Thursday, September 21, 2006

Friday Review . . . Colors and Light on Vocations

When I told Miranda I would do a Friday Review, I intended to focus on books, movies, etc. that were already referenced in Ring member blogs. I wanted to see if that would generate some communication between blogs. Of course, the problem with that is I have to find books being talked about, then find the book, read it and think up something to say about it. That needs lead time, and it is amazing how quickly Friday turns up. Well, in my quest through blogs last week I ran across a lengthy and thoughtful discussion of a book on Christian vocations on the blog Colors and Light.

Starting Thursday September 7, 2006 and running through Friday September 15, 2006, Colors and Light discusses Vocation: Discerning our Callings in Life by Douglas Schuurman. Colors and Light introduces the topic by saying:
Since we affirm the priesthood of believers, it seems that the Protestant church has no more pressing call than to equip its members to find their priesthood in everyday life.
We talk about needing to find a deeper sense of commitment and awareness of needing to carry our faith outside of church and into the rest of our lives. The Friday September 8 installment begins with a quote:
. . . . many Christians fail to see most of their lives in terms of vocation. . . . Many also assume that 'hearing' God's call is an extraordinary, miraculous event, and so fail to discern God's callings in their lives.
Colors and Light has spent a lot of time addressing this book and its ideas. There are seven different blog entries, all consecutive. The first two: "What's Your Vocation?" and "Where's the Burning Bush?" are linked to above. The remaining five are: "Business is a Holy Calling", "Modern Challenges to Vocation", Two Kinds of Calling", "The Biblical Evidence of Two Kinds of Call" and "Reorientation".

Check them out.


Monday, September 18, 2006

Question of the Week . . . And the Poor shall inherit . . . ?

Today’s weekly questions comes from last weeks cover of Time magazine. You can read Does God Want You To Be Rich? here.

Here the question, does god want us to be rich? If yes, why? If no, why not? How might your answer affect you theology? What other issues might arrive from your yes or no answer? And any other thoughts we would like to share.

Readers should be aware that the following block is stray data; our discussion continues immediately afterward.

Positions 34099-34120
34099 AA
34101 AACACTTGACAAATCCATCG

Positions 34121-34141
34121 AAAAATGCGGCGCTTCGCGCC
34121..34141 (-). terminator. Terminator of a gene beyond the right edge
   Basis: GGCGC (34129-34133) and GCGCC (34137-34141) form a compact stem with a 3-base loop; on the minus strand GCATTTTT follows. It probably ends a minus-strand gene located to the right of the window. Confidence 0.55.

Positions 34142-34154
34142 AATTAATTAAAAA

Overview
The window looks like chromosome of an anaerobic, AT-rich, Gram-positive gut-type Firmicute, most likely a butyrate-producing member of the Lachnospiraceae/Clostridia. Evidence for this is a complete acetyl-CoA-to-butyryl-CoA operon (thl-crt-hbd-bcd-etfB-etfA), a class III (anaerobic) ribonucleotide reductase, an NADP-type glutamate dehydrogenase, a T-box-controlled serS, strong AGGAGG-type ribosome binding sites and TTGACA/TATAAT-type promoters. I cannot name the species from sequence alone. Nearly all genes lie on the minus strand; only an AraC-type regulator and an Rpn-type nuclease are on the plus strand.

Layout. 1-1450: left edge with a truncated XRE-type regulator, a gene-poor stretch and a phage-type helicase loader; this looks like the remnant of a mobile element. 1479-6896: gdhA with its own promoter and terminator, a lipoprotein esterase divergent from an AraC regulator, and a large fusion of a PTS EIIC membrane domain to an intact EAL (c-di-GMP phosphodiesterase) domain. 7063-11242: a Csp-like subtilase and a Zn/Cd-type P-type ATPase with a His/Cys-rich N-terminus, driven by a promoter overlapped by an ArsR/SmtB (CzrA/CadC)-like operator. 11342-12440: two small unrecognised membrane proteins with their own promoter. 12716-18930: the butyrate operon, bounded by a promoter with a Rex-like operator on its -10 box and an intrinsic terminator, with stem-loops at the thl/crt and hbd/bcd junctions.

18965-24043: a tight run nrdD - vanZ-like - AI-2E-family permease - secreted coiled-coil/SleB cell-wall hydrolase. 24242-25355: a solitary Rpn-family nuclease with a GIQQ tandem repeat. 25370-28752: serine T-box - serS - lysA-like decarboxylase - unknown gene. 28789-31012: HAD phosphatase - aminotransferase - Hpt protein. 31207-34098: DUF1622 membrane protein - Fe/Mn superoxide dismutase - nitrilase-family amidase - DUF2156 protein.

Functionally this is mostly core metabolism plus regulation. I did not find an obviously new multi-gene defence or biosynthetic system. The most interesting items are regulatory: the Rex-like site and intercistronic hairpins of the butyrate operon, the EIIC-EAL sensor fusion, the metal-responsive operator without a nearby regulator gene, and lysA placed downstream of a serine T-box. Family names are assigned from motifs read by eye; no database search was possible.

Saturday, September 16, 2006

In the Wee Small Hours (6)

A reflection on one verse from today's lectionary.

Mark 8:38 Those who are ashamed of me and of my words in this adulterous and sinful generation, of them the Son of Man will also be ashamed when he comes in the glory of his Father with the holy angels.”

This week, a US Navy chaplain was court-martialed for being in uniform when he attended a protest meeting outside of the Whitehouse. The protest was being made against an order from the Secretary of the Navy, Donald Winter, commanding all chaplains to use politically-correct, non-sectarian prayers in services. According to some reports, the Navy Chaplain in question, Lt. Gordon Klingenshcmitt, also received a written reprimand for preaching a message that was distinctly New Testament. (The Biblical verse in question was John 3:36)

It seems to be that the Name of Jesus offends some folk and that we, as Christians, are being told by society not to call upon the Lord when we make prayers or lead services in mixed faith company (or of no faith at all). In order to appease the feelings of others, we are failing our faith. People are trying to take Christ out of the word ‘Christian,’ making us become deists who serve an unnamed, unidentified, and unknown deity.

It’s time to stop this nonsense. When Peter preached on Pentecost, he talked about Christ being crucified and raised again. When he and John healed the man at the gate in Jerusalem, it was done in the Name of Jesus of Nazareth. On both occasions, the religious authorities tried to get them to stop talking about Jesus. Because they wouldn’t do this, they were flogged, imprisoned and persecuted. And when most of the apostles died, they were martyred not for an unknown, non-sectarian, politically correct deity; they were killed for being Christians – followers of Christ, who were not ashamed to speak His Name or invoke Him in their prayers.